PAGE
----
The Maori King's son wasn't given preferential treatment when he was discharged without a conviction on charges of burglary, theft and drink driving, says Mana Party member and lawyer Annette Sykes.
Korotangi Paki, 19, had previously pleaded guilty to all the charges related to two separate incidents from March this year and October 2013.
His friends Te Ahorangi Totorewa, 20, Hamuera Wipoha Pugh, 19, and Raa Ngaru Smith, 18 were all discharged without conviction in Gisborne District Court on Monday over the March burglary and theft incident.
Yesterday in the Auckland District Court, Judge Philippa Cunningham discharged Paki without conviction.
Ms Sykes told Newstalk ZB this morning that was appropriate.
"The principle of equal treatment needed to be taken in to account," she said.
"Remember [the co-offenders] were dealt with first and they got a very similar outcome. It would be wrong for three men to [be discharged without conviction] and a young man to be ostracised just because he is the King's son."
Ms Sykes said Paki hadn't be let off the charge within Tainui.
"Korotangi has really had marae justice served up to him."
Defence for Paki, Paul Wicks QC, said in court yesterday that the consequences of a conviction would outweigh the seriousness of the crime, because it would render the teen - who will become a father in September - ineligible for the role of king.
However, police prosecutor F. Gul Qaisrani, opposed a discharge without conviction, saying it would send the wrong message to society.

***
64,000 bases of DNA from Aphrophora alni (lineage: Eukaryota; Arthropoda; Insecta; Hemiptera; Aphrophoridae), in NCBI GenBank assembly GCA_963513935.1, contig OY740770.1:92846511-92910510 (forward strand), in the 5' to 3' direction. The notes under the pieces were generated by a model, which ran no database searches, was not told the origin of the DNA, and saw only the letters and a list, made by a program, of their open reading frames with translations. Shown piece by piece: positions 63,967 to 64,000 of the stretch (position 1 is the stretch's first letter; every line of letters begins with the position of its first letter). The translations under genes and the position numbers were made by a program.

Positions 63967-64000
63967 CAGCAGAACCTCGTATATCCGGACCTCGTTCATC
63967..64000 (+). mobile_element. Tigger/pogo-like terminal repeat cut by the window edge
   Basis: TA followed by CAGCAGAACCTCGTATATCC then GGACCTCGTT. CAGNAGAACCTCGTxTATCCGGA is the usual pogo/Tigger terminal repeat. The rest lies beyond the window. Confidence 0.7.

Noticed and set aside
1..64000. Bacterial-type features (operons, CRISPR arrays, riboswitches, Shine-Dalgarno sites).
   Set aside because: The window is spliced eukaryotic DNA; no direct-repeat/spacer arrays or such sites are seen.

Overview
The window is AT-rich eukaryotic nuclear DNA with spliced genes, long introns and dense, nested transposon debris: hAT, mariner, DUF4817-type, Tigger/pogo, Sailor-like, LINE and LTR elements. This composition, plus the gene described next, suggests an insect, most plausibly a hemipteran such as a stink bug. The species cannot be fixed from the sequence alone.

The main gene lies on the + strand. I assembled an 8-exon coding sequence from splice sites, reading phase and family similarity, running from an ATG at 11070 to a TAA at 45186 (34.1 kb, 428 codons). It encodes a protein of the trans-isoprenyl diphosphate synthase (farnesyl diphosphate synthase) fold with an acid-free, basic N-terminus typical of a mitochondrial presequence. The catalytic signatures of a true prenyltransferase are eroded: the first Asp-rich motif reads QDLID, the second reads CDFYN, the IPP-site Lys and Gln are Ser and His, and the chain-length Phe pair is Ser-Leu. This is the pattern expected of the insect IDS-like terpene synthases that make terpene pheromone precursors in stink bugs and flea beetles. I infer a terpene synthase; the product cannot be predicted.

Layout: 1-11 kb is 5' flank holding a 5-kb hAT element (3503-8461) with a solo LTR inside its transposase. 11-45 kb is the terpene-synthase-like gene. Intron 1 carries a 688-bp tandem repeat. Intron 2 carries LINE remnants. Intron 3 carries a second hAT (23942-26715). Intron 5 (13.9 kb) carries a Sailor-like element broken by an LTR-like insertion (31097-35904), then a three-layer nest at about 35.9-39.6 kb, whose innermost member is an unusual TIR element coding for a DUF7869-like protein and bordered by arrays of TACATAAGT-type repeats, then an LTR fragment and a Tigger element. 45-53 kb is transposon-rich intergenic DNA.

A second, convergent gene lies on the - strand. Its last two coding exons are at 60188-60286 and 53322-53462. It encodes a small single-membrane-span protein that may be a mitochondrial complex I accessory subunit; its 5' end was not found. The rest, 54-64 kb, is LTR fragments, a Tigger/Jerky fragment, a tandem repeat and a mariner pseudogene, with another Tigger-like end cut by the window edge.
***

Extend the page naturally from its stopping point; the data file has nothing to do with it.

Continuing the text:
"Given the media attention this matter has already received and given the status of Mr Paki, it would send a wrong picture that because of your status you can get a favourable attitude from the justice system," he argued.
In sentencing, Judge Cunningham said she was "driven to the conclusion" that Paki would lose out on being a successor if convicted.
"There's only two sons and in my view it's important that the king at the appropriate time has the widest possible choice of a successor and it's important for Mr Paki, as one of those two sons, to have the potential to be a successor in time."
While his drink driving was moderately serious, she said, the direct and indirect consequences of a conviction were "out of all proportion" to the offence.
However, she said she was concerned that alcohol had been a factor in both incidents, and made the ruling conditional on receiving a report from a medical professional clearing Paki of any alcohol addiction or alcohol abuse issues.
He was also disqualified from holding a drivers licence for eight months.
She ordered a discharge without conviction for the burglary and theft charges, in keeping with Paki's co-accused.